16 December 2011

Thomas Jefferson vs. The Elites


"Bureaucrats hate the quintessential American culture of family farms.  The independence-centered, 'pull yourself up by your boot straps' emphasis on responsibility goes against everything they believe in.  Simply put, people who think for themselves and work hard don't live off the government . . . Farming is part of our identity.  It is our way of life, our heritage, our patriotism, and the foundation of our generational values.  Farming is the essence of our loyalty to our families and our God -- and there is nothing more sacred than that. That's why unelected liberal elites don't want farm kids working on farms." ~ Josiah Cantrall 

More here at the American Thinker.

"Cultivators of the earth are the most valuable citizens. They are the most vigorous, the most independent, the most virtuous and they are tied to their country and wedded to its liberty and interests by the most lasting bands." ~ Thomas Jefferson to John Jay 23 August 1785




5 comments:

Brock Townsend said...

Good piece and posted. I could smell the hay and Orchard Grass of my youth as I watched the video.

Douglas Hill said...

"Those who labour in the soil are the chosen people of God, if ever he had a chosen people, whose breasts he has made his peculiar deposit for substantial and genuine virtue. It is the focus in which he keeps alive that sacred fire, which otherwise might escape from the face of the earth. Corruption in the mass of cultivators is a phaenomenon of which no age nor nation has furnished an example. It is the mark set on those, who not looking up to heaven, to their own soil and industry, as does the husbandman, for their subsistance, depend for it on the casualties and caprice of customers. Dependance begets subservience and venality, suffocates the germ of virtue, and prepares fit tools for the designs of ambition. This, the natural progress and consequence of the arts, has sometimes perhaps been retarded by accidental circumstances: but, generally speaking, the proportion which the aggregate of the other classes of citizens bears in any state to that of its husbandmen, is the proportion of its unsound to its healthy parts, and is a good-enough barometer whereby to measure its degree of corruption...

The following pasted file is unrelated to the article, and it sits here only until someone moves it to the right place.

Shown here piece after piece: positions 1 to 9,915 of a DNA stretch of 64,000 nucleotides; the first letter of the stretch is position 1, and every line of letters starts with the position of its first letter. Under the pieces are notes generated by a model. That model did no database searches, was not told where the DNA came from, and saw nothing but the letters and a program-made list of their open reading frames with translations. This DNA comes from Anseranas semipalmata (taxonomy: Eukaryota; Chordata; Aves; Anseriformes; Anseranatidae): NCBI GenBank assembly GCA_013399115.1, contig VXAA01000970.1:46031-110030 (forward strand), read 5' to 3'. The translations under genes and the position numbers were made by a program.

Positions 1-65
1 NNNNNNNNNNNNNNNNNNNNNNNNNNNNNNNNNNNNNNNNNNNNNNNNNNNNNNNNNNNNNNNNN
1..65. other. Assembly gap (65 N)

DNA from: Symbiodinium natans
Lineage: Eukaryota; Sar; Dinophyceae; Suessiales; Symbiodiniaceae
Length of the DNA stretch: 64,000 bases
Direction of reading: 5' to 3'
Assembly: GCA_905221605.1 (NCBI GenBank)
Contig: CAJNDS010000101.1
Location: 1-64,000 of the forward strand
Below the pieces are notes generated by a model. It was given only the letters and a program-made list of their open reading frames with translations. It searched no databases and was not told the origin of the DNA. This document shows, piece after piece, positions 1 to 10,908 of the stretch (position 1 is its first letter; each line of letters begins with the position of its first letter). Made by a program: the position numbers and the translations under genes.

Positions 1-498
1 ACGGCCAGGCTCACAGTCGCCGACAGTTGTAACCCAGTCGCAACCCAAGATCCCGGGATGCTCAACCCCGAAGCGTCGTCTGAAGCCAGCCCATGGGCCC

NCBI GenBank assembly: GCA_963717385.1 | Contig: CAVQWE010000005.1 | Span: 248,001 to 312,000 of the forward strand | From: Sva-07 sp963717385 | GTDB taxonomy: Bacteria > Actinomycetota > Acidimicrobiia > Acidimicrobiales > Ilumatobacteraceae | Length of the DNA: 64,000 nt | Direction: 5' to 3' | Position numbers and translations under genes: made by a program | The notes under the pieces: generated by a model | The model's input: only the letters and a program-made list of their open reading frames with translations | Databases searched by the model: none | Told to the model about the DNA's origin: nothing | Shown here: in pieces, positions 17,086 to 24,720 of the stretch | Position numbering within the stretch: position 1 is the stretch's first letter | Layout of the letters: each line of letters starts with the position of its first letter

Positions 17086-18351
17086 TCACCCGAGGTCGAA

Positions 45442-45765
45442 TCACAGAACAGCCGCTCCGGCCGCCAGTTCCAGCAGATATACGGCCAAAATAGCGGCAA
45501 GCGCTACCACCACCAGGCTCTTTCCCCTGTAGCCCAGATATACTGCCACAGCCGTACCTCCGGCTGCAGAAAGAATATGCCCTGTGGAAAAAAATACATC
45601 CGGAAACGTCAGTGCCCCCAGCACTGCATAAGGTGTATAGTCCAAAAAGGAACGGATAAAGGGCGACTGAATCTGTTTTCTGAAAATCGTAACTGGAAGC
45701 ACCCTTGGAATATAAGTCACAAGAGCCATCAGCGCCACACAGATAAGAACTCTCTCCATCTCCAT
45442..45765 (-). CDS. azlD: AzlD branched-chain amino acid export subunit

...The mobs of great cities add just so much to the support of pure government, as sores do to the strength of the human body. It is the manners and spirit of a people which preserve a republic in vigour. A degeneracy in these is a canker which soon eats to the heart of its laws and constitution." ---Thomas Jefferson, Notes on the State of Virginia, Query XIX

Original spelling retained.

Richard G. Williams, Jr. said...

Thanks Doug. That's the one I was actually looking for. I should have consulted my copy of "Notes" instead of Google. ;o)

Richard G. Williams, Jr. said...

Thanks Brock. Nothing quite like the smell of fresh cut hay.

Douglas Hill said...

You're welcome; keep them "Notes" handy!;^)